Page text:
Making Sense of the UFC’s Chaos
Jon Jones is returning, Ian McGregor is on the warpath, everyone is retiring (and un-retiring), and MMA is finally coming to New York.
By John Miles, Santa Fe College
If you’ve seen SportsCenter covering the UFC in the past few months, you’re probably wondering what the hell is going on.
At the same time, you probably don’t care enough about the sport to look into it in any great detail.
For the people who want to avoid the angsty MMA nerdom side of the internet, here is a quick review of what’s happening in the UFC, as well as what to look out for throughout the rest of 2016.
The Boys Are Being Boys
The little feud between Conor McGregor and Nate Diaz is nothing more than a schoolyard pissing match. It goes as any squabble goes—one person (McGregor) is the undisputed loser of the fight, but still continues to get all up in the winner’s business (Diaz), mostly via twitter.
Even though Nate Diaz is significantly larger, McGregor is convinced that the situation is a classic example of David and Goliath, though it’s more likely a time when a small, vicious puppy believes he’s a murderous hound.
In addition, McGregor has made enemies with the UFC—after declining to attend a mandatory press conference about an upcoming rematch with Diaz, “The Notorious” Conor McGregor opted to announce his retirement at the age of 27. Then, Nate retired. Then, the UFC got mad at them and told them “No!” and they un-retired. But by then, the fight had already been cancelled and McGregor had lost the $10 million dollar paycheck that he would have earned with a rematch.
The Girls Are Being Girls
It’s no surprise that girls and boys respond differently to failure. McGregor and Ronda Rousey are the two most hyped fighters in the UFC, but they have both been humbled in the past year.
McGregor responded to loss by becoming substantially cockier;Rousey responded with an extended mourning period. In fact, only 11 days ago, she told an interviewer that she was “still grieving” five months after her loss.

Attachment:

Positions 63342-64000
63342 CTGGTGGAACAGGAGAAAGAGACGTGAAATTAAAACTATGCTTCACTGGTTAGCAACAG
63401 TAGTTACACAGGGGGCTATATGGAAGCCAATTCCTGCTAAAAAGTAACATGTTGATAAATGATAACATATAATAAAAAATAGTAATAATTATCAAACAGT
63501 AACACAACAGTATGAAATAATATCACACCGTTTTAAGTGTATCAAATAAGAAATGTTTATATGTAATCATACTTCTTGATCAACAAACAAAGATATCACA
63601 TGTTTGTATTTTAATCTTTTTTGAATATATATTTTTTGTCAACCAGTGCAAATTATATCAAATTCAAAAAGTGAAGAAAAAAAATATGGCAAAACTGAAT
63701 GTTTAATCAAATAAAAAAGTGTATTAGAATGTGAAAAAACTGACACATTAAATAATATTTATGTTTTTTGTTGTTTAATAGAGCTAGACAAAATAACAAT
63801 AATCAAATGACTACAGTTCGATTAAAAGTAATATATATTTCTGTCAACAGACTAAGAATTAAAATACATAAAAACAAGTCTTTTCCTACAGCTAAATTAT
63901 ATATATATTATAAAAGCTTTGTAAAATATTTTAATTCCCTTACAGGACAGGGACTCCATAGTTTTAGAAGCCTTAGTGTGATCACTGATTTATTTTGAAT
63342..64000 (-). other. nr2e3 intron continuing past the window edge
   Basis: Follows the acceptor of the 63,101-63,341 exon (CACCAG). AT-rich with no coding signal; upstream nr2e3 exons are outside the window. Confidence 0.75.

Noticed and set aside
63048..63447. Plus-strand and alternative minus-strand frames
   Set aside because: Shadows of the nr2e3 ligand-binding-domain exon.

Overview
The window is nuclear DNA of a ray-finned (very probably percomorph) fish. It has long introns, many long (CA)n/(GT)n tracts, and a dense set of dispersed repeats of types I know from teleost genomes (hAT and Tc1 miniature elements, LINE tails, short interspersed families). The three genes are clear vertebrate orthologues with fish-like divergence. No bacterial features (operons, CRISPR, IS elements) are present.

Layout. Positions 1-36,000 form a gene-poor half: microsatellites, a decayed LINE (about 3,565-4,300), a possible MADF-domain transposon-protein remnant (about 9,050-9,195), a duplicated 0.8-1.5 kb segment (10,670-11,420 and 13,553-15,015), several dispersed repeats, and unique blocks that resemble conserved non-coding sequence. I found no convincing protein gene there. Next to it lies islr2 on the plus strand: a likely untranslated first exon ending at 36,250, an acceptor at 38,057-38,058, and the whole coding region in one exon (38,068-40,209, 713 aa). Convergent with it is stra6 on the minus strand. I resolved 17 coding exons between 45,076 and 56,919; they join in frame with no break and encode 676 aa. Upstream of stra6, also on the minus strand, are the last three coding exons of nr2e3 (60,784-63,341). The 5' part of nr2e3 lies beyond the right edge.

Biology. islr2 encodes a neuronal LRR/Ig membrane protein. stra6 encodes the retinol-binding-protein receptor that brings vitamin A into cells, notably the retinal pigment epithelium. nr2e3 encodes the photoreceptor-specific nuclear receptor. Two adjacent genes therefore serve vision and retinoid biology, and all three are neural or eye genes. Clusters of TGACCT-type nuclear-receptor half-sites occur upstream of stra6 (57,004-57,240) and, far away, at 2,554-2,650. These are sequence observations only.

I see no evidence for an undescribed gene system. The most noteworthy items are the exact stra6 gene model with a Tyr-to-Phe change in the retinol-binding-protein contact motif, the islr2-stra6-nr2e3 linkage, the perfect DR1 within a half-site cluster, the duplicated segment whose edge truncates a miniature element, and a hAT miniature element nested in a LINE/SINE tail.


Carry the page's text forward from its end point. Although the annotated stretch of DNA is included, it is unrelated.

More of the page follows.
Rousey even suggested that she was suicidal following the loss.
This goes to show the immense pressure put on MMA fighters—training camps are brutal and last for months, then conclude with a 15-minute battle that often decides your entire fate, both in terms of your career and your piggy bank. There is no other sport that places as much importance on a single event.
On a lighter note, the UFC is doing a fantastic job marketing their women fighters. Most of the MMA fanbase are men, so they don’t exactly shy away from advertising the beauty of certain fighters. (Particular attention is given to Rousey, Miesha Tate and Paige VanZant.) Still, the marketing push continually emphasizes that these female fighters are legit fighters. It seems like women’s MMA is catching on, and not just because of their good looks.
Jon Jones Is Back and Terrifying
At the age of 28, Jones has been repeatedly considered the best MMA fighter in the world. But after failing a post-fight drug test for cocaine, in addition to being stripped of the belt and losing all his sponsorships due to a hit-and-run incident, Jonny Bones hit rock bottom.